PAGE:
After the war, the teams were again allowed to travel west, but during the time passed the teams’ owners had already considered new spring training locations. The Cactus League’s origins can be at least partially traced to a visit made by Giants owner Horace Stoneham in the late ’40s to a place called the Buckhorn Mineral Wells and Baths in Mesa, not far from the current location of HoHoKam Park. Originally the site of a gas station, the Buckhorn location was converted into a motel that offered mineral baths and massage treatments after a hot-water aquifer containing significant deposits of potassium, silica, magnesium and iron was discovered on the property. Stoneham was introduced to the Buckhorn baths by officials from the Phoenix Chamber of Commerce while scouting for possible training sites, and was so enticed by the rejuvenating effects of the baths and therapy treatments that he thought it might make an ideal place for players to get in shape.

Seattle Mariners vs Colorado Rockies game at Spring Training in Peoria (AZ) 2015

Seattle Mariners vs Colorado Rockies game at Spring Training in Peoria (AZ) 2015

Around the same time, Stoneham received a call from Bill Veeck, the owner of the Indians who had a winter home in Tucson. Veeck had already been thinking about moving his team to Tucson for Spring Training, and thus, the Cactus League was born. Spring training has come a long way from since its humble beginnings.

Every March 15 MLB teams play in each league, the Grapefruit League in Florida and Cactus League in Arizona, and they all hope that the good work they do in the spring will add up to a victory in October.

References: 

A little definition of baseball (Ernie Harwell induction day speech, 1981)

Baseball is the President tossing out the first ball of the season and a scrubby schoolboy playing catch with his dad on a Mississippi farm. A tall, thin old man waving a scorecard from the corner of his dugout. That’s baseball. And so is the big, fat guy with a bulbous nose running home one of his (Babe Ruth’s) 714 home runs.

There’s a man in Mobile who remembers that Honus Wagner hit a triple in Pittsburgh forty-six years ago. That’s baseball. So is the scout reporting that a sixteen year old pitcher in Cheyenne is a coming Walter Johnson. Baseball is a spirited race of man against man, reflex against reflex. A game of inches. Every skill is measured. Every heroic, every failing is seen and cheered, or booed. And then becomes a statistic.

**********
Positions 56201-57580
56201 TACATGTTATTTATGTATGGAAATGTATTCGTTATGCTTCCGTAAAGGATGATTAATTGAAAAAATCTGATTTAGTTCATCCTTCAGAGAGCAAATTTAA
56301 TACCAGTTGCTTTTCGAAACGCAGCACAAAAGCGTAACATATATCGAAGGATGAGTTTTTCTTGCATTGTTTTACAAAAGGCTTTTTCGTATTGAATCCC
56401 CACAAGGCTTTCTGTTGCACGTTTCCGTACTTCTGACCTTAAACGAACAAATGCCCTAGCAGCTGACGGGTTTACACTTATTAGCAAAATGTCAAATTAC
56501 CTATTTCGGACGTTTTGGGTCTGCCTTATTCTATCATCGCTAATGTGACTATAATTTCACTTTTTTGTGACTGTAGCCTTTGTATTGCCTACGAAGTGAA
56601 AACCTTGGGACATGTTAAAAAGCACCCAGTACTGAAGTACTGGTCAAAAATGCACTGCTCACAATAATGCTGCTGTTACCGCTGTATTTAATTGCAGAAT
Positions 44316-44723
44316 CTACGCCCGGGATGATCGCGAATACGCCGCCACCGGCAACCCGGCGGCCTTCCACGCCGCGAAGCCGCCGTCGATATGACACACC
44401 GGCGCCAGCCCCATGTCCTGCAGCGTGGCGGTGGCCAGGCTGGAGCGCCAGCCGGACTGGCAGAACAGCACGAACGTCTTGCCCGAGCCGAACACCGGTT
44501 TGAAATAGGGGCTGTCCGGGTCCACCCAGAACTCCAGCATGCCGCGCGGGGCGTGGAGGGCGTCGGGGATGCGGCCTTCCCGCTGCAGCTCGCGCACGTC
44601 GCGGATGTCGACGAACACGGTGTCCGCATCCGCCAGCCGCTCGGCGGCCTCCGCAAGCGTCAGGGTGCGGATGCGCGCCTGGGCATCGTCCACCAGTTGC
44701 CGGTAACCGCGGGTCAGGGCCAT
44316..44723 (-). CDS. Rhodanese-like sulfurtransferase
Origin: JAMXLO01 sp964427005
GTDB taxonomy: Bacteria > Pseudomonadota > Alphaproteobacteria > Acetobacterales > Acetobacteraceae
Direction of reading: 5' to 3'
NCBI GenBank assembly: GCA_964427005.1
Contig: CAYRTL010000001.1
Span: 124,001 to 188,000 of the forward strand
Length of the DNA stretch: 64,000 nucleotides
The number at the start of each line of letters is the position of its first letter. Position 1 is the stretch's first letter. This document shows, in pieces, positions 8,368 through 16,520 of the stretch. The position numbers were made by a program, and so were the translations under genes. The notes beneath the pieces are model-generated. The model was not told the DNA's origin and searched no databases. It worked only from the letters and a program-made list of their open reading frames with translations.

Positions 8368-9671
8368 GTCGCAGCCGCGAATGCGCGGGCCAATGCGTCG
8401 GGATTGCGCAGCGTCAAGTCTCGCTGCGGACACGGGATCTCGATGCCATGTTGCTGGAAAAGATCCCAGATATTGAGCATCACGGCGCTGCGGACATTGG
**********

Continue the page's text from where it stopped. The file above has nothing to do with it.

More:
In baseball democracy shines its clearest. The only race that matters is the race to the bag. The creed is the rulebook. Color merely something to distinguish one team’s uniform from another.

Baseball is a rookie. His experience no bigger than the lump in his throat as he begins fulfillment of his dream. It’s a veteran too, a tired old man of thirty-five hoping that those aching muscles can pull him through another sweltering August and September. Nicknames are baseball, names like Zeke and Pie and Kiki and Home Run and Cracker and Dizzy and Dazzy.

Baseball is the cool, clear eyes of Rogers Hornsby. The flashing spikes of Ty Cobb, an over aged pixie named Rabbit Maranville.

Baseball is just a game, as simple as a ball and bat, yet as complex as the American spirit it symbolizes. A sport, a business and sometimes almost even a religion.

Why the fairy tale of Willie Mays making a brilliant World’s Series catch. And then dashing off to play stick ball in the street with his teenage pals. That’s baseball. So is the husky voice of a doomed Lou Gehrig saying “I consider myself the luckiest man on the face of this earth.””

Baseball is cigar smoke, hot roasted peanuts, The Sporting News, ladies day, “Down in Front”, Take Me Out to the Ball Game, and the Star Spangled Banner.

Baseball is a tongue tied kid from Georgia growing up to be an announcer and praising the Lord for showing him the way to Cooperstown. This is a game for America. Still a game for America, this baseball!